Bruce: It’s interesting, I think there’s another side of the coin to that, where you get into ruts, where you’ll be thinking a certain way, and having to repeat yourself, and it takes a little bit of proactive effort to actually get yourself out of that headspace. First of all to realize you are writing the same thing, possibly, and move yourself out of that a little bit. Luckily I’m in a great partnership with Free, and she’ll pick that out a lot.
Free: I’ll be like ‘No! No! No!”
Bruce: But on my own, it’s been something that on “Invisible Plan,” I’ve been trying to push myself a little bit. I even told my manager the other day that I really need the time to do that. Because it takes a concerted effort to break yourself out of a mold. Even if it sounds good, even if it sounds like Kidneythieves, it has some heavy guitars and goes from there. But that’s something we’ve been thinking about a little bit, and there will definitely be a couple tracks that are breaking down into something a little different.
Free: I think someone who did that, too, was Linkin Park. They got excited about making a record again, and they totally broke it down and [were] trying new pieces of gear and getting a new sound and really breaking out of that. I think that’s a good example of someone who kept doing what they were doing, but really pushes themselves and I think that’s a great record that they made.
Bruce: You never know. There’s definitely no hesitation but you never know. The thing about it is getting up there. The best feeling in the world is playing live shows and just being at your best. So, we really want to go out day one and be there again. It takes a little time to work it up, but generally speaking, last show that we did, we didn’t know what to expect, and it was like picking up like we never left off. It was packed and sold out and it was incredible. We were really, really, really psyched to be doing it, so that’s the bottom line.
Bruce: The truth of the matter is that genre stuff has a lot to do with marketing. In order to figure out how to market, they need to try to fit you into something. And that’s fine, I don’t have any problems with trying to get us out to people that may or may not listen to us. Certainly, no one’s going to put in a category with Celine Dion, but Free can sing an incredibly beautiful ballad and the key for us, the way I feel about it at least…you’re going to know it’s Kidneythieves from Free’s very distinctive vocals and some production that we lay into it. So that’s the most important thing to me, that it is alternative, it comes off as distinctive, and maybe jumps out a little but because I don’t think anyone sounds like that.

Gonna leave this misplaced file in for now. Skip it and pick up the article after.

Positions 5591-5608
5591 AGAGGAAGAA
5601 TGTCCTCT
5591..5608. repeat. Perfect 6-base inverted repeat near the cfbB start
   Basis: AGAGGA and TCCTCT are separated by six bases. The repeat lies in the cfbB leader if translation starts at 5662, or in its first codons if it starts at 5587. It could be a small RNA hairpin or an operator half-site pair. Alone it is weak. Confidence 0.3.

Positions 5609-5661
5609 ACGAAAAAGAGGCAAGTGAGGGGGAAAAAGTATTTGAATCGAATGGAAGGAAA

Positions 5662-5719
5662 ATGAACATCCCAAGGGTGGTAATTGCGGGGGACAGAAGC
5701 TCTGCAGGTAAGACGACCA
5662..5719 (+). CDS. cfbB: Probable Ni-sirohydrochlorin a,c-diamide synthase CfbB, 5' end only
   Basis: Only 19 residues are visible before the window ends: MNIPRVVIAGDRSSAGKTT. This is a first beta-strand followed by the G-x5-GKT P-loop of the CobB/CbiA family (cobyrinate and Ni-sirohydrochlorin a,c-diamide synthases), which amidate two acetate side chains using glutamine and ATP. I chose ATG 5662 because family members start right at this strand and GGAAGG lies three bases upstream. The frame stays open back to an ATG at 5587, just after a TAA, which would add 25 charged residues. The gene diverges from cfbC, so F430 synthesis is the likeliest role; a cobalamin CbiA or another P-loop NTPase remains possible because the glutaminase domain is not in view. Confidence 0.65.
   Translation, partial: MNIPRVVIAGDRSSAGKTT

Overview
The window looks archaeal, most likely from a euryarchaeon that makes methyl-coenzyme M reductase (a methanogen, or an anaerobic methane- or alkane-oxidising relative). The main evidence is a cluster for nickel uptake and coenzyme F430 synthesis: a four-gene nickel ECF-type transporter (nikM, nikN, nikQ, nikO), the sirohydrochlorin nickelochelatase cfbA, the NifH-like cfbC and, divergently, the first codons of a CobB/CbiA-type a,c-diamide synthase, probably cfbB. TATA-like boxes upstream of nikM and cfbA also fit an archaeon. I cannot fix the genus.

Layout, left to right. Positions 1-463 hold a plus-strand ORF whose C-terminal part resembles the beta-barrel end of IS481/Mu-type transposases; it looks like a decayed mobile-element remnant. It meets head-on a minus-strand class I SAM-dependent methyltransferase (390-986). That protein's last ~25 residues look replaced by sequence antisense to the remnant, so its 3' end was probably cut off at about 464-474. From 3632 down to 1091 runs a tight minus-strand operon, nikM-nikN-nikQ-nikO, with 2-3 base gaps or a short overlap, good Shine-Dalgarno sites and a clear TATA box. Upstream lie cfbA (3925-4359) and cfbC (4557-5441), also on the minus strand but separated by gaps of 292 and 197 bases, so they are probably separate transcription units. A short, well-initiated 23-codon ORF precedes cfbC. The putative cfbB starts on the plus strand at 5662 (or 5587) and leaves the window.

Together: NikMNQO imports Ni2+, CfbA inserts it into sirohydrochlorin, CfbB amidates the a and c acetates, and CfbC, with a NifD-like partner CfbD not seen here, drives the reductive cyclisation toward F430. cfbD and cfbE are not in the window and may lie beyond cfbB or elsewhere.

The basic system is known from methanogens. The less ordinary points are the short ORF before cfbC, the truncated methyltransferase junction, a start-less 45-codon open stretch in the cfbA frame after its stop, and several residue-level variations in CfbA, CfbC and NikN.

Bruce: We would love to, we would love to go out with them, with KMFDM. And truthfully, the best thing is going out with bands that you’re friends with and that sound great, and you get to make it a great experience. A lot of times it’s an opening band that gets to tour and they’re friends and you know, people will know when it’s a good show, and not just a crappy opening band and a great headliner. It’s a really ‘wow, they both were awesome,’ and that’s a great thing, too.
Bruce: You know, Rob [Zombie] is amazing.
Free: Zombie’s the best. He’s the king. We were also in “Bride of Chucky.” We had a song in there, which was awesome. It’s gotten like two and a half million hits on Youtube.
Bruce: That was kind of campy. Which was funny.
Free: Oh, and I love “Shawn of the Dead.” And I like “Zombieland.” Oh my God, “True Blood.” I am the biggest “True Blood” fan. For sure. Alan Ball is my hero, and everything he’s ever done is incredible. I would love it to get a song on that show.
Bruce: Can you make that happen, please? Thank you.